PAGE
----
- God has made known his law. “And what does the Lord require of you? To act justly and to love mercy and to walk humbly with your God.“
2. Humans are unfaithful, but God is faithful.
- Humans are fallen and have been fallen for all of remembered history. There is no perfect golden era.
Once humans are on the scene the primeval history in Genesis 1-11 is a tale of fallenness. This continues throughout Genesis and beyond. Certainly none of the patriarchs followed perfectly. Nor did Joseph, Moses, Aaron, Joshua, or any of the Judges. Not even Samuel! In Scripture we see the relationship between God and his people warts and all. The period with God as king was not a time where humans were, by and large, faithful subjects of God’s kingdom.
- When God relents and anoints a human king nothing changes for the better.
All God’s anointed human kings fail, even David. David aspires to follow God (a man after God’s own heart) but human failings surface … rooted in human desire; power, sex, and money. It goes downhill from from David. There are occasional kings in Judah who endeavor to follow God, but most do not.
- The major theme of the story is the faithfulness of God. God is faithful, though humans are not. We see this faithfulness from Genesis 1 through Revelation, but it is especially the connecting theme from Genesis 3 through Acts. It isn’t that the individual authors always saw the faithfulness of God as a primary theme, rather that God is always faithful as we move through the story.
- The prophets provide a poignant reflection on the human failings and a vision for God’s future. We overlook these books to our peril.
3. Incarnation is required to establish God’s Kingdom. I don’t think the incarnation itself is a response to the fall or a response to Israel’s rebellion in seeking a human king, although exactly how it played out is a response to human rebellion.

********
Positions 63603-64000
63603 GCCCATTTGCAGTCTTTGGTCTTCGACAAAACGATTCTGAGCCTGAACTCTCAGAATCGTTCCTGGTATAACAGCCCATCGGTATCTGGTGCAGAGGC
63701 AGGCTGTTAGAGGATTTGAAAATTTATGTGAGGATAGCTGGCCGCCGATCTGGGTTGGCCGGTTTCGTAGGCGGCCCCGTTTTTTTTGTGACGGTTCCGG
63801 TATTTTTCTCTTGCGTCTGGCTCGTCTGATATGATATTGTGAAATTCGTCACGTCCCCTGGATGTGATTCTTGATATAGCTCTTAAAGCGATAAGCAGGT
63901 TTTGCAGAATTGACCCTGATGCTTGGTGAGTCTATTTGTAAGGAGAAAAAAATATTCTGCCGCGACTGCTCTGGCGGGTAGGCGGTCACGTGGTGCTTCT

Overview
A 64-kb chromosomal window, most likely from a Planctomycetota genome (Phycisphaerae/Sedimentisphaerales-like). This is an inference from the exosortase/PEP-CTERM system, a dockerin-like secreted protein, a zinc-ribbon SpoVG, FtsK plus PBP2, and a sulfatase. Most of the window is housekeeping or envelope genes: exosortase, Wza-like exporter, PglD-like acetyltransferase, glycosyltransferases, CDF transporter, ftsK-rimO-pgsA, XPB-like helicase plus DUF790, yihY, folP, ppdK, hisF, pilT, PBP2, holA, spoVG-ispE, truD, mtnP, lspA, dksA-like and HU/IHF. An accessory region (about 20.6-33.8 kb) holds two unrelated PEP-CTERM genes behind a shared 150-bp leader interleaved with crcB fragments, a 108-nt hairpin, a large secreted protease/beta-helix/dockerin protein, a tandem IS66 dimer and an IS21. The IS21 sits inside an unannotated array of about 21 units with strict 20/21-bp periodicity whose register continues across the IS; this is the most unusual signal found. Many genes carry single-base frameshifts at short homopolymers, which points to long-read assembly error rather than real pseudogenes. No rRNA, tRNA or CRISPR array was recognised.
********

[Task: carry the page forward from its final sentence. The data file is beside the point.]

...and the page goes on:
- Jesus’ actions recorded in the Gospel’s are framed in terms of his identity as God’s Messiah. (The prophets are essential for understanding this, we don’t get it from the sequence of events alone.)
- Paul (and others) bring to the Old Testament story the new realization that God’s faithfulness involved incarnation. While God was always sovereign, he once again established direct rule over his people.
- Jesus is the faithful human (as well as the faithful Israelite and the faithful seed of Abraham)
- Jesus is the answer to the promise of an eternal Davidic Dynasty
- The Son is the image of the invisible God, the firstborn over all creation.
- In the beginning was the Word … and the Word became flesh and made his dwelling among us.
The high Christology of the New Testament is significant. God himself did what humans not only did not do but could not do. Somehow our inability is part of being mortal – not God – in the context of God’s creation.
- Through Christ we are made whole. We have been reconciled through his blood.
- We enter into the Kingdom of God to live as His people. The church is this already/not yet people.
The church doesn’t replace Israel. God remains faithful. But the people of God now includes all who call on his name without requiring Jews to become gentiles or gentiles to become Jews. Paul is pretty adamant on this.
- God’s law for us hasn’t changed. Love the Lord your God with all your heart, and with all your soul and with all your strength and with all your mind’; and, ‘Love your neighbor as yourself.’
- God’s plan for the ultimate future is something we cannot really begin to fathom. It will be something different, where night and sea (chaos) and human sin are no longer part of the picture. Our science and reason, based on this world, cannot get us from here to there.
All of Scripture is essential for this story.
Is this a faithful description of the sweep of Scripture?
What might you say differently?
Is something missing?
Are we calling people to enter the kingdom of God?
If you wish to contact me directly, you may do so at rjs4mail[at]att.net